The discrimination lawsuit brought by an African-American police sergeant that accuses the San Diego Police Department of racial discrimination and harassment will move forward, according to a Friday, April 29, court ruling.
Superior Court judge Joel Wohlfeil denied a motion submitted by attorneys for the city to seal records as well as for summary judgment of a January 2015 lawsuit from Sgt. Arthur Scott.
Scott joined the force in 2004. In the ten years after joining, Scott received numerous awards and accolades from his superiors. That changed in 2014 when he began complaining about racism inside the police force.
The allegations of racism included complaints that police instructors used racist materials during mandatory training sessions. One such item, as first reported by the Reader, was an early-1900s cartoon that ran in the San Diego Sun: it depicted San Diego's first African-American police officer, Frank McCarter, as "ape-like, carrying a large pistol and brandishing an oversize police baton."
Scott's attorneys also submitted documents showing San Diego police officers had complained over posters of President Obama and submitted complaints that there were "too many black supervisors" in the Southeastern Division and "too many black faces" on a mural at a police substation.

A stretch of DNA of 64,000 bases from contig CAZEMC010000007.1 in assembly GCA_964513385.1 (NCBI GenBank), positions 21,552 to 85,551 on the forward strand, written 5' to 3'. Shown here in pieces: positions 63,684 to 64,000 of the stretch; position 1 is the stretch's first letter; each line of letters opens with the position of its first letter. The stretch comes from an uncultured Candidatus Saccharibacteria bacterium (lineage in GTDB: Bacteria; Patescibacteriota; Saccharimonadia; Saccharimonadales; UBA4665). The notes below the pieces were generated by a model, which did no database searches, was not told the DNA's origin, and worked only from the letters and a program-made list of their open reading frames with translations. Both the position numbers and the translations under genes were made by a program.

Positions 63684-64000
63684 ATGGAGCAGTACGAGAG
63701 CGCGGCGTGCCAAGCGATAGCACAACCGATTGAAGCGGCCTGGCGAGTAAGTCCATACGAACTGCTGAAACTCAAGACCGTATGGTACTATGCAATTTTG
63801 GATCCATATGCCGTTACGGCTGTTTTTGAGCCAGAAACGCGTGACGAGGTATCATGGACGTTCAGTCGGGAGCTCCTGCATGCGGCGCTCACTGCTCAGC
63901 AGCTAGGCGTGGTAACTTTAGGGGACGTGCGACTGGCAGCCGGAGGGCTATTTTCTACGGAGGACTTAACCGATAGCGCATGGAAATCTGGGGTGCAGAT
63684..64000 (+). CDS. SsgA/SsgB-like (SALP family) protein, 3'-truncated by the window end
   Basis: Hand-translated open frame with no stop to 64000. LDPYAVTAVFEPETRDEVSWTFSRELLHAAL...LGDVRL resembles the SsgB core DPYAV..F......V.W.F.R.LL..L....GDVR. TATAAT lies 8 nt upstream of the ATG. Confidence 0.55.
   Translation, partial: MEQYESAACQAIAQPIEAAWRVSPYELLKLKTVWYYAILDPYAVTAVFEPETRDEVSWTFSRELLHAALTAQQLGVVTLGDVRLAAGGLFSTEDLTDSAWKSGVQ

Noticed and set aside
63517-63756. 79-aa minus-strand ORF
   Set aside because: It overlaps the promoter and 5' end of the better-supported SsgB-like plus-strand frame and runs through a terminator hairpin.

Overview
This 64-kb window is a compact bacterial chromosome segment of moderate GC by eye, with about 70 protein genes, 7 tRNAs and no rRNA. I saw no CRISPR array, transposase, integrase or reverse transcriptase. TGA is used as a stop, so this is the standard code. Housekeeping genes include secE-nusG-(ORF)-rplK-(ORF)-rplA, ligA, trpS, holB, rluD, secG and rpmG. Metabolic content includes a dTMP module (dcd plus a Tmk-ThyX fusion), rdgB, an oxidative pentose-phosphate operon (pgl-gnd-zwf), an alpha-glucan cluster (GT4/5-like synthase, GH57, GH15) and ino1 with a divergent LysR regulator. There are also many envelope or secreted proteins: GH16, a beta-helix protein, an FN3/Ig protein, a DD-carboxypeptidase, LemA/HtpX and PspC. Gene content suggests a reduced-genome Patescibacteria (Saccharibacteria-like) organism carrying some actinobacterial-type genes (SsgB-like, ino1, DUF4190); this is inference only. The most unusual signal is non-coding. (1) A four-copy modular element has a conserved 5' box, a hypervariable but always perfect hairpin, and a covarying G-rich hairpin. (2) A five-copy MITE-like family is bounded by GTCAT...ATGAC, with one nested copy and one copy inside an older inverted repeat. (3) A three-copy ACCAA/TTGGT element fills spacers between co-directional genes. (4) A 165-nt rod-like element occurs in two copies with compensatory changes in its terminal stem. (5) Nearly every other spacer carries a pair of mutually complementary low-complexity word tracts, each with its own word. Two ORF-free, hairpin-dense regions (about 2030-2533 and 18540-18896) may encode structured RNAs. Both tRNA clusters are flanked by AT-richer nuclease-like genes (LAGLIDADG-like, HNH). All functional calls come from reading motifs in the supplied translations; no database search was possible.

Shortly after Scott began submitting his complaints he was passed over for a promotion and then transferred to a different division. During that same time his superiors threatened to open an investigation into Scott's handling of a mentally unstable man who was brandishing a sword — the investigation never occurred. Scott was also accused of driving to his home while he was on duty. No follow-up action was taken.
But attorneys for the city asked that the training materials, complaints, and other evidence be kept from the public.
Judge Wohlfeil denied the request.
"[City] has not shown that...(1) There exists an overriding interest that overcomes the right of public access to the record; (2) The overriding interest supports sealing the record; (3) A substantial probability exists that the overriding interest will be prejudiced if the record is not sealed; (4) The proposed sealing is narrowly tailored; and (5) No less restrictive means exist to achieve the overriding interest."
In his ruling, Wohlfeil says that the timing of investigations into Scott's service is enough to move the case forward.
"[Scott's] proffered employment evaluations were very complimentary, and suggested that [he] was an 'up and comer' with potential for advancement. However, starting primarily in mid-2014, Plaintiff began lodging complaints regarding perceived racial issues. Within a few months thereafter, he became the subject of criticism and investigations. This proximity in time is sufficient to demonstrate a causal connection such that [Scott] has satisfied his prima facie burden. The burden now shifts to city to demonstrate a legitimate reason for each instance of adverse employment action."